Residents run into red tape in push to tackle squatters’ village in Kalihi Valley
HONOLULU (HawaiiNewsNow) - Homeless squatters have built a new village in Kalihi Valley, and the city says they can’t evict them.
The gentle sound of water flowing under the Nalanieha Street bridge was all neighbors used to hear behind their homes.
But recently, that peaceful trickle is being drowned out by construction.
Neighbors say squatters have have been living under the bridge for years. But over the past few months, the bustling encampment’s gotten out of control.
A woman who didn’t want to be identified told Hawaii News Now people come and go from the campsite at all hours of the day and night.
“People just keep coming,” she said.
And they’re making themselves right at home ― building reinforced structures out of wood and other materials.
Another neighbor provided HNN with video of what looked like a piano being lowered into the encampment from the bridge.
Squatters are also using up the street parking.
People who live nearby said the village is extremely volatile and that recently a fire was set after some illegal campers got into a dispute over territory.
“There’s arguments. There is fighting,” said the woman. “We’ve called police. We talked to the city. We talked to the state. We talked to a representative. Nothing’s being done.”
The city says it’s aware of what’s happening and wants to do a sweep but there are several snags holding up enforcement.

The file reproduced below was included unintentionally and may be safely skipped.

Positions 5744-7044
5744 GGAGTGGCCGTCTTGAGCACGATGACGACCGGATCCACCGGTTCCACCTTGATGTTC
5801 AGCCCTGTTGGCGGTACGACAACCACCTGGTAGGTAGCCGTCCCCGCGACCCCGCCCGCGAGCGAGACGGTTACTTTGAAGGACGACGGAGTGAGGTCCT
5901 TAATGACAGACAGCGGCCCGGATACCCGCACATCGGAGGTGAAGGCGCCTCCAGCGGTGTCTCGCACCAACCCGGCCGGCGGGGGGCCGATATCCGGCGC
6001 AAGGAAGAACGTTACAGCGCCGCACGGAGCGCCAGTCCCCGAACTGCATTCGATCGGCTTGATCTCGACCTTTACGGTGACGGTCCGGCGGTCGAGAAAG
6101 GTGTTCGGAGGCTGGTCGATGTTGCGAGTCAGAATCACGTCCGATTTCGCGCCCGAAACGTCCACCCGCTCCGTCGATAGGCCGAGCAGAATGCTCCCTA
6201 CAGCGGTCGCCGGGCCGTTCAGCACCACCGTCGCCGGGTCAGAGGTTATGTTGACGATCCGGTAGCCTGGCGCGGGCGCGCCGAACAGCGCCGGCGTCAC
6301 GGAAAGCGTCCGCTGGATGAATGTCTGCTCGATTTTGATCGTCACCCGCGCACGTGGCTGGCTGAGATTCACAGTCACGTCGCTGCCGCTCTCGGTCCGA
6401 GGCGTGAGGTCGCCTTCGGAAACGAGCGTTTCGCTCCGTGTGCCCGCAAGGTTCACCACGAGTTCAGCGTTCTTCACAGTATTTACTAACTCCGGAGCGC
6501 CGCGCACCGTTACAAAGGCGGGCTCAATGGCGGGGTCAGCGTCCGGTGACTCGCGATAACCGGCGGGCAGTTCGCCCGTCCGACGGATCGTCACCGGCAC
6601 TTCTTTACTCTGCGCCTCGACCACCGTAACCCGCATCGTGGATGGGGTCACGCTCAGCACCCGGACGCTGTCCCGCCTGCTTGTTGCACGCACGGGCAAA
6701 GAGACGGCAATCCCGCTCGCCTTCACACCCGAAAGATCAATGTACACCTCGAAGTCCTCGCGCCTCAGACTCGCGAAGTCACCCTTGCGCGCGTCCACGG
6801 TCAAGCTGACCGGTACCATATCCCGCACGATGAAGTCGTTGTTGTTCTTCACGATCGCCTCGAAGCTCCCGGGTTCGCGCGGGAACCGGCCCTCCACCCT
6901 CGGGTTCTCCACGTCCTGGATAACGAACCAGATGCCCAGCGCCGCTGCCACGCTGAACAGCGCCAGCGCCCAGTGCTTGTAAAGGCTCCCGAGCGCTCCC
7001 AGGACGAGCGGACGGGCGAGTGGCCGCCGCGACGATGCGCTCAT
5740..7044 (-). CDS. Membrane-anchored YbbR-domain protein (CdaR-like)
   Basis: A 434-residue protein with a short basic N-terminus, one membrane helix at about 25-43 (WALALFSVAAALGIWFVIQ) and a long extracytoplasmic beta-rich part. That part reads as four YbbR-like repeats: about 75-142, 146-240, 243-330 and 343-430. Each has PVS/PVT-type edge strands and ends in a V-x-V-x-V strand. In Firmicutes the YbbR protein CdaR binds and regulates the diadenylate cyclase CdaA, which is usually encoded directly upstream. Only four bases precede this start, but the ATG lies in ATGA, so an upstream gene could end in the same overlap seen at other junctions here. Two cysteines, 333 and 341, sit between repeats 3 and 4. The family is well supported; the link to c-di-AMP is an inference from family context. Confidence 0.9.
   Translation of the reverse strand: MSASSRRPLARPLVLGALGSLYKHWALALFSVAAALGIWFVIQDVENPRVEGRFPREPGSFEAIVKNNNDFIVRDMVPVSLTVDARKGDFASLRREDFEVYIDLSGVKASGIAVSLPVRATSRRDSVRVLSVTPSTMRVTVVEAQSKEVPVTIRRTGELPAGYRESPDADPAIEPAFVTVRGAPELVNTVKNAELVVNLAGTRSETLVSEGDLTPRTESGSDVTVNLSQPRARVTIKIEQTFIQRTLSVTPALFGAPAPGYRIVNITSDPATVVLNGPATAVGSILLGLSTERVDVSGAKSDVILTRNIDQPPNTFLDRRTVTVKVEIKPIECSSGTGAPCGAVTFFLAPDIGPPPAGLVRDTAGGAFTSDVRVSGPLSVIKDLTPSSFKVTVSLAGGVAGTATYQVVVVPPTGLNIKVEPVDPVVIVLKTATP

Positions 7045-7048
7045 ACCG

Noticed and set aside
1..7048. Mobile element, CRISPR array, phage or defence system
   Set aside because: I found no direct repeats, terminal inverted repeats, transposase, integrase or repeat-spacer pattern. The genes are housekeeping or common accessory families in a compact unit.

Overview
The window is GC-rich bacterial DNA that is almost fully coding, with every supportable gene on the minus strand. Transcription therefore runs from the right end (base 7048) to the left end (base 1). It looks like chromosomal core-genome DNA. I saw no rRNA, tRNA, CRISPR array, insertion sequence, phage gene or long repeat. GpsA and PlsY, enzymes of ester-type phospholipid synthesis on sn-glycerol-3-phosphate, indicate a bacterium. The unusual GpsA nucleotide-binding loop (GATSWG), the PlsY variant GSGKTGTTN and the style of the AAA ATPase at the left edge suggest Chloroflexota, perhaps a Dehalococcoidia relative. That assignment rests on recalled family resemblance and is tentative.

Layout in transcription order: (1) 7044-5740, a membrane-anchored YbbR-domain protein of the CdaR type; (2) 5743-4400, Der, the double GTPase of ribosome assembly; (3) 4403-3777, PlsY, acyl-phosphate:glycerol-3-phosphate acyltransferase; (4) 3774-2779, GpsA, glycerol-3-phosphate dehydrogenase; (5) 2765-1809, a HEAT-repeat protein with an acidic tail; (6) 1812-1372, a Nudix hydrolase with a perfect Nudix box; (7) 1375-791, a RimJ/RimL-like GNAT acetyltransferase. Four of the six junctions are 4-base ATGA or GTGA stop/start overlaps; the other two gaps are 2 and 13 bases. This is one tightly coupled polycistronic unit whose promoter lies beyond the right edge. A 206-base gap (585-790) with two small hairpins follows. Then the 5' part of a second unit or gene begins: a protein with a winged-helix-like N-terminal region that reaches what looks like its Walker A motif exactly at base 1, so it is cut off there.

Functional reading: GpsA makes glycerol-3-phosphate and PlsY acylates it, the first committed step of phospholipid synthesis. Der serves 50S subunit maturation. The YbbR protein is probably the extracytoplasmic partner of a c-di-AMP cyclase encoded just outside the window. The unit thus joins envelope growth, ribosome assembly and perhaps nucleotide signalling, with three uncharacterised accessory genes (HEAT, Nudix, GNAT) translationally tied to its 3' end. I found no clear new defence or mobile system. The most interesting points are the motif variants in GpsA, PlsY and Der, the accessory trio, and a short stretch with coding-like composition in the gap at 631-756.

The city is only responsible for the bridge and the area immediately below it.
“We don’t have any way to get below the bridge without entering private property. So we first have to secure permission from property owners,” said Ross Sasamura, city Department of Facilities Maintenance chief engineer.
Even with permission, there’s only so much it can do because the majority of the illegal campsites are on vacant lots that are private property.
On top of that, the city says it doesn’t have the proper equipment to do a clean-up.
Sasamura urged the property owners to contact the Department of Planning and Permitting to report illegal construction — and get the eviction process started that way.
“If there’s illegal construction taking place and a complaint is filed with the city then the Department of Planning and Permitting will follow up and check on the construction to see if it’s in compliance,” said Sasamura.
In the meantime, the encampment continues to grow and that has residents worried.
“I should be able to live not in fear.”
The city says sweeps are complaints-driven. To report an illegal encampment call 768-4381.
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